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Keywords:

  • accidental falls;
  • aged;
  • classification;
  • risk factors;
  • survival analysis

Objectives: To develop a classification tree for predicting the risk of recurrent falling in community-dwelling older persons using tree-structured survival analysis (TSSA).

Design: A prospective cohort study.

Setting: A community in the Netherlands.

Participants: One thousand three hundred sixty-five community-dwelling older persons (≥65) from the Longitudinal Aging Study Amsterdam (LASA).

Measurements: In 1995, physical, cognitive, emotional, and social aspects of functioning were assessed. Subsequently, a prospective fall follow-up, specifically on recurrent falls (two falls within 6 months) was conducted for 3 years.

Results: The classification tree included 11 end groups differing in risk of recurrent falling based on a minimum of two and a maximum of six predictors. The first split in the tree involved two or more falls versus fewer than two falls in the year preceding the interview. Respondents with two or more falls in the year preceding the interview (n=193) and with at least two functional limitations (n=98) had a 75% risk of becoming a recurrent faller, whereas respondents with fewer than two functional limitations were further divided into a group with regular dizziness (n=11, risk of 68%) and a group with no regular dizziness (n=84, risk of 30%). In respondents with fewer than two falls in the year preceding the interview (n=1,172), the risk of becoming a recurrent faller varied between 9% and 70%. Predictors in this branch of the tree were low performance, low handgrip strength, alcohol use, pain, high level of education, and high level of physical activity.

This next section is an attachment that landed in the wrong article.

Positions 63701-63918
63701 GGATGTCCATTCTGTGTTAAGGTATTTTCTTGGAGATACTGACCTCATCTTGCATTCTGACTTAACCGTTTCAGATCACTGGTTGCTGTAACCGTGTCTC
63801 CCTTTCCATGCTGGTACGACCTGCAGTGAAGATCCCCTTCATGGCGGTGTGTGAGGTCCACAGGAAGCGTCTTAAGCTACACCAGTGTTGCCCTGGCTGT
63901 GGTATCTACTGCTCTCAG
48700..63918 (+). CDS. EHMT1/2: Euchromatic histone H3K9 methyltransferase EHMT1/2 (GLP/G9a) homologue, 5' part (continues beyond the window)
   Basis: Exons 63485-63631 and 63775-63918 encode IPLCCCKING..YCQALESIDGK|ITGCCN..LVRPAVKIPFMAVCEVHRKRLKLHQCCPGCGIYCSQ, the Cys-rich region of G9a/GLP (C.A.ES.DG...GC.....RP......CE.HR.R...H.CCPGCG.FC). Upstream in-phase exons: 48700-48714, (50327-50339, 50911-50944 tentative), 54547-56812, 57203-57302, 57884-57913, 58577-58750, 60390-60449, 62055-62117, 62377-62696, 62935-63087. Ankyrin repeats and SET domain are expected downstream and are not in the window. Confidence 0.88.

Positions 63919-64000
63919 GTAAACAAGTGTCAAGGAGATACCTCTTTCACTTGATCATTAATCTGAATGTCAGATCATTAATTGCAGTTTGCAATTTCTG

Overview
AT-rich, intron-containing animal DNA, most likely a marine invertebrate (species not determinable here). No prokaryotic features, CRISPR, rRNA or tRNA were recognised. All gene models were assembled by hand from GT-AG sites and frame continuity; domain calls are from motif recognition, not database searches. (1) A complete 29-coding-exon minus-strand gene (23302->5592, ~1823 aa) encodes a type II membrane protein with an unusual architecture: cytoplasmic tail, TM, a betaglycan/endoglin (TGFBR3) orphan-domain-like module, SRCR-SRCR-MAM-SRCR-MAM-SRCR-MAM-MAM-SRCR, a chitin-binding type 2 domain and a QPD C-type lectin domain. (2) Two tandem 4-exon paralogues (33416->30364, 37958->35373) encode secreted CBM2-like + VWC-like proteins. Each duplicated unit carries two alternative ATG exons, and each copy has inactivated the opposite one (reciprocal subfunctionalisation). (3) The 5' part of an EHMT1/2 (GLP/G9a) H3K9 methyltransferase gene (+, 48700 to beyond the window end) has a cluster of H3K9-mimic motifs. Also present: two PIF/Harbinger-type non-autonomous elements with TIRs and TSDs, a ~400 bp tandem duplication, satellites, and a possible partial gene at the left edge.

Conclusion: This classification tree included 11 end groups differing in the risk of recurrent falling based on specific combinations of a maximum of six easily measurable predictors. The classification tree can identify subjects who are eligible for preventive measures in public health strategies.